Regulators will hold hearing in N.H. on surging Jonah crab fishery
Associated Press - Monday, July 06, 2015 

Interstate fishery regulators are holding a hearing in Portsmouth, N.H., about a plan to manage a species of crab that is becoming increasingly popular and valuable. The Jonah crab catch is growing in volume and value as a cheaper alternative to Dungeness and stone crabs. The Jonah crab catch increased sixfold from 2000 to 2013. Massachusetts and Rhode Island fishermen catch the most Jonah crabs. Maine, New Hampshire and Connecticut fishermen also catch significant amounts.
Asbestos deaths in Maine far above national average
Other - Monday, July 06, 2015 

Pittsburgh Post-Gazette - Maine, along with six other states, have asbestos-related death rates 50 to 100 percent above the national average. Asbestos, a naturally occurring mineral, was once extensively used as insulation, a variety of flame retardant building materials, a cement additive, and, ironically, cigarette filters. Homes and buildings built before 1980 almost all contain asbestos building materials, including roofing shingles, insulation, tile and wiring. It is classified as a hazardous air pollutant by the U.S. Environmental Protection Agency.
Bangor teen working to solve city’s stormwater problems
Bangor Daily News - Monday, July 06, 2015 

What’s in the water in Bangor? Paige Brown, a 16-year-old Bangor High School student, has a pretty good idea. For the past year, Brown has been studying pollution in six Bangor streams. Her work earned her Maine’s 2015 Stockholm Junior Water Prize, an award granted to students from each state to recognize valuable work on water-related science projects.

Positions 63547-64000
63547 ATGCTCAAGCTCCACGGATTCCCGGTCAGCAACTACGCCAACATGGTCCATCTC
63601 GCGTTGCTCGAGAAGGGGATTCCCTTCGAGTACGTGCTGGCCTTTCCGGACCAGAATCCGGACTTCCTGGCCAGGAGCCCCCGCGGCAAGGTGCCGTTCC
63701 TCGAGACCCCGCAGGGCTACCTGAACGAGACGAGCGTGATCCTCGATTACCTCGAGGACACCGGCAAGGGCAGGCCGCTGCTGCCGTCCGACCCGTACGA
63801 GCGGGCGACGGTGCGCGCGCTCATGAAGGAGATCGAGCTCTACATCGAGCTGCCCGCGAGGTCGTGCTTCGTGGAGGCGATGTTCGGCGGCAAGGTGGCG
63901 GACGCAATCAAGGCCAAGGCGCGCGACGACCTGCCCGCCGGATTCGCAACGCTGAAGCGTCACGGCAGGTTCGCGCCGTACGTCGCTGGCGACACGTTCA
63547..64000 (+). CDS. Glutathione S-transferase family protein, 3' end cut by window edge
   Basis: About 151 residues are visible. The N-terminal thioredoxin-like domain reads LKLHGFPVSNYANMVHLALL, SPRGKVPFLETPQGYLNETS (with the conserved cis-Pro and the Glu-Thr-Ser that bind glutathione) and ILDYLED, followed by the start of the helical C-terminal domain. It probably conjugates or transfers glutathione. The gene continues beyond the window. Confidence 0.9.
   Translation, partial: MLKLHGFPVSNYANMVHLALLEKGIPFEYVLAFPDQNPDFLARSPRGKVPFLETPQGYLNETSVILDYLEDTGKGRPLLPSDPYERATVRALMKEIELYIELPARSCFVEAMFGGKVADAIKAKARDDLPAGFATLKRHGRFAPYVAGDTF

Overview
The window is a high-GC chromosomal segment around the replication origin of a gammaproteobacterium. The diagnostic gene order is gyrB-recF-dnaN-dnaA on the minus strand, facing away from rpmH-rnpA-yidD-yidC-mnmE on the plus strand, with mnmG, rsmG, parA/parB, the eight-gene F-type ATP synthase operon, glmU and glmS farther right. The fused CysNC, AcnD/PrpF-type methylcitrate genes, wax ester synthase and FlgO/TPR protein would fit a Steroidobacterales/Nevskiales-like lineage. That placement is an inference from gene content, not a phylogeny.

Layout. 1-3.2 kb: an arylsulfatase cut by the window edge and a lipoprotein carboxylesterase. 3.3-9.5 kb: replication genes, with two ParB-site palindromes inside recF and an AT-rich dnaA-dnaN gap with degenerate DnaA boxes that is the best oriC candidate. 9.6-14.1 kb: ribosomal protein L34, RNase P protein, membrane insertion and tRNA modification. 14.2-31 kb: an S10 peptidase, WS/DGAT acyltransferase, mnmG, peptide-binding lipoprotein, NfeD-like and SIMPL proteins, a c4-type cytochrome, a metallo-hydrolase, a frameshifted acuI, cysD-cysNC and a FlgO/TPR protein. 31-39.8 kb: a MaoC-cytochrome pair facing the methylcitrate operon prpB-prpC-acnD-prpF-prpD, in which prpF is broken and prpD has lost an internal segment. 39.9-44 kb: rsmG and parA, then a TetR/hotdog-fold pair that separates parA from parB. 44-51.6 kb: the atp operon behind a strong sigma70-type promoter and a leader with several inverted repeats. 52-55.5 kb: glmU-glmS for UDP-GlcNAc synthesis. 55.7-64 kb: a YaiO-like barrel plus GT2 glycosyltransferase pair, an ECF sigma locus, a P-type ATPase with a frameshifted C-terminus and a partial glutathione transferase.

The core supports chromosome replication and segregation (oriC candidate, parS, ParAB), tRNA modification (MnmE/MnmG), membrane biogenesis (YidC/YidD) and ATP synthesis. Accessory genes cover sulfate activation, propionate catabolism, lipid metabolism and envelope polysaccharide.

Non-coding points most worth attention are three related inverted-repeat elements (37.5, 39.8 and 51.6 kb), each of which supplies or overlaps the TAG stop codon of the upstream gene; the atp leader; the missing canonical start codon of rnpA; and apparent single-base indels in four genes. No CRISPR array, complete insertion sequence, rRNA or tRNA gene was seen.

The Idiot Thug Running Maine
Other - Monday, July 06, 2015 

Daily Beast - Last week, members of the Maine legislature’s Government Oversight Committee unanimously called for an investigation into Tea Party Governor Paul LePage. At question is whether or not he inappropriately—and potentially illegally—abused his control over the state’s budget to force a charter school to fire a political opponent. The “combative” governor, as The New York Times called him, hasn’t so much protested his innocence as he has thumbed his nose at the bipartisan committee’s authority.
Blog: Fishing in Maine has Been Great!
Bangor Daily News - Monday, July 06, 2015 

I know this has been a crazy weather season but fishing in Maine has been great. I started guiding in May for northern pike and rolled into bass and trout a week later. It all has been great fishing but with tough weather conditions, rain and 20 mph winds, has made it tough for my fly casters. However, they kept at it and were rewarded with some great fish. I truly believe Maine has some of the best fishing in the country. ~ Kevin McKay
Letter: National park proposal
Bangor Daily News - Monday, July 06, 2015